Food for Contemplation

Please convey my gratitude and appreciation to James Martin, S.J., for editing What Should the Next Pope Do? (4/25). The compilation from various knowledgeable individuals made me realize the importance of the Second Vatican Council. Curial officials doing hard time on an annual basis made me laugh (gee, ya gotta be kiddin’). The Rev. Richard McBrien’s article spoke to me. I sent him a thank you e-mail for voicing what so many of us faithful know. Special thanks go to Thomas J. Reese, S.J., for the guts to go against the grain by giving some thinking Catholics religious-based food for contemplation.

James N. Letendre
Charleston, S.C.


Trickle Down

The principle of subsidiarity is invoked many times in editorials or articles in America in regard to programs or policies to benefit the poor (5/2). But they then go on to advocate programs that expand the role of the state and are in direct conflict with the principle of subsidiarity. Worse, such programs are ineffective or downright counterproductive. Federal money trickles down through layers of federal, state, county or city bureaucracies, and only about 20 percent gets into the hands of the poor. And that is for the better programs.

Bureaucrats, administrators, grant writers, consultants and the onerous feedback reports consume most of the money. This may be a good jobs-growth program, but trickle-down welfare does little to help the poor. We need to get off these centralized federal programs and truly pursue subsidiarity and support those that get funds directly into the hands of frontline organizations. Involving faith-based charities directly or expanded charitable tax deductions could be solutions.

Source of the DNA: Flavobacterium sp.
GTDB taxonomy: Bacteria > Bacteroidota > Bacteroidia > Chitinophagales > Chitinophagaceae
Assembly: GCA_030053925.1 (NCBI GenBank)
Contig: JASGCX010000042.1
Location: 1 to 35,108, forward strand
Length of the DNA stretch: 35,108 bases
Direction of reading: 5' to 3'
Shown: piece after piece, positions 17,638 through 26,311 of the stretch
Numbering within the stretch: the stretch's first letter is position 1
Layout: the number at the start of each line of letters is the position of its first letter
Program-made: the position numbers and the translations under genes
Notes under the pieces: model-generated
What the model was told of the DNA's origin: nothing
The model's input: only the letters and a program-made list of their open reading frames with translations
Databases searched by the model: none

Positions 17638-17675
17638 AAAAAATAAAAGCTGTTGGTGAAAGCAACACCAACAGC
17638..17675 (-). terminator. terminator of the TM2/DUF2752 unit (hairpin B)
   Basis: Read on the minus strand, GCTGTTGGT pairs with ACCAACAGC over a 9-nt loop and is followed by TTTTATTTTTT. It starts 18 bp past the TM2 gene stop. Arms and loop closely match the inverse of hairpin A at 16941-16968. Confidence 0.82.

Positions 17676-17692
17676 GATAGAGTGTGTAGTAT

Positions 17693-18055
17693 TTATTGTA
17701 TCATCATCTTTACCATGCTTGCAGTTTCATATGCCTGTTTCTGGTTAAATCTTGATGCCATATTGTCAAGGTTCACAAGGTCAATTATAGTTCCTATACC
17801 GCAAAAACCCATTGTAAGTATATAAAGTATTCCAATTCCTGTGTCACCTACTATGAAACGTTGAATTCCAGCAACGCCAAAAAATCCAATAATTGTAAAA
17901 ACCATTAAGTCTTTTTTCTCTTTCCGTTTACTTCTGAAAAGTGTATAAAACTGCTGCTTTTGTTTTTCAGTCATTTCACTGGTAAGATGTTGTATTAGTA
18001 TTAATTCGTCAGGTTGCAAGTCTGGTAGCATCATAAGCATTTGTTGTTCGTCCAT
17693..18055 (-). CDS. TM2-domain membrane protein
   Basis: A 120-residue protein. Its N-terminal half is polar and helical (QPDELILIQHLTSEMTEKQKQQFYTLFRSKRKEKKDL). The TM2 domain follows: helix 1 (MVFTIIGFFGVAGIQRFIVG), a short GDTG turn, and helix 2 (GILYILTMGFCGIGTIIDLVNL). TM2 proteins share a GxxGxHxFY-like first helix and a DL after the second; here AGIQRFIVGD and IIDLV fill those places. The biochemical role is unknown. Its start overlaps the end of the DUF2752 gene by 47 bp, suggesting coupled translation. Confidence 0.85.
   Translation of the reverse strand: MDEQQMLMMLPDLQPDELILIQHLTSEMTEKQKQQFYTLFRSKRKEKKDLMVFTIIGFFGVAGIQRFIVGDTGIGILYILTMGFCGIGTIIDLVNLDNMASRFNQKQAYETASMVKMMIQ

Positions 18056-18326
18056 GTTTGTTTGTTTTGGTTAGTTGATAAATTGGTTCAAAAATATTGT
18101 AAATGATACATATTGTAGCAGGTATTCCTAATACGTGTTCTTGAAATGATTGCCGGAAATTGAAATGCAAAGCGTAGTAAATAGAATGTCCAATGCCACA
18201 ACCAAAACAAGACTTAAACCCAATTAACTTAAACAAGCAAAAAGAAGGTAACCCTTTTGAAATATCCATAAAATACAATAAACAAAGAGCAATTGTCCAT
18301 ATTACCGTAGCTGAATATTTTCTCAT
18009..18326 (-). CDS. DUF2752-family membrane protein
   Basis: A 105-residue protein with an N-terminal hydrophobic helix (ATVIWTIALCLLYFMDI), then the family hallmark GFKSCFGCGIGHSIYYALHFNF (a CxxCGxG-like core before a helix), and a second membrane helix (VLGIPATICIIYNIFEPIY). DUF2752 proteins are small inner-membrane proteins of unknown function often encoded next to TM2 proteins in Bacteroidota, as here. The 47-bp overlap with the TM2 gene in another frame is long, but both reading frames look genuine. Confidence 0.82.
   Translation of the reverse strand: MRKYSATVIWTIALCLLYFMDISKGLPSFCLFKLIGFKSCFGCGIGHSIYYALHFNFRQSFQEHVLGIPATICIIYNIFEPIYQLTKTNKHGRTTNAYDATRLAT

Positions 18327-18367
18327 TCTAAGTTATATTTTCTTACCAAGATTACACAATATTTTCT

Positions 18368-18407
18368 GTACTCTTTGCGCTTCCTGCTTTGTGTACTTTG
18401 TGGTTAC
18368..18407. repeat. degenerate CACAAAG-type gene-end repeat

Jim Collins
Farmington Hills, Mich.

Humbling Power

A recent issue of America disturbed me very much (4/25). That you would publish an editorial telling the new pope how he should conduct the church founded on St. Peter by Jesus Christ himself and entertain further statements by some of the church’s leading dissenters makes me wonder how committed the editorial staff is to the magisterium of the Catholic Church.

I have been reading America for more than 50 years. This recent issue won’t cause me to stop, but I surely hope that you show our new Holy Father the respect he deserves as the choice of the Holy Spirit, the same Holy Spirit who gifted all priests, Jesuits included, with the awesome and humbling power of holy orders. And I believe you men still take a fourth vow of obedience to the pope. Try to keep that in mind in future issues of America.

(Msgr.) James E. Mortimer
Philadelphia, Pa.

Numbers Matter

In his article The Disturbing Trends Behind Parish Closings (5/2), Joseph Claude Harris states: Dioceses in the Sun Belt region had 71 more diocesan priests available to work as resident pastors between 1998 and 2003. The modest increase in available priests is probably due to migrants who have come to the United States....

In the period 1998-2002, the Archdiocese of Atlanta ordained 43 men to the priesthood. Could it be that our diocese represented over half of the increase in diocesan priests? There were also priests who came in from other areas, but they are in addition to those 43.

Harris also says he calculates the number of new parishes that should have opened thus: an average parish has about 2,500 members. For a rural area or certain parts of older urban areas in Georgia, that might be true. In suburban areas and other parts of older urban areas in Georgia, that is low by more than half. The cathedral has over 10,000 members.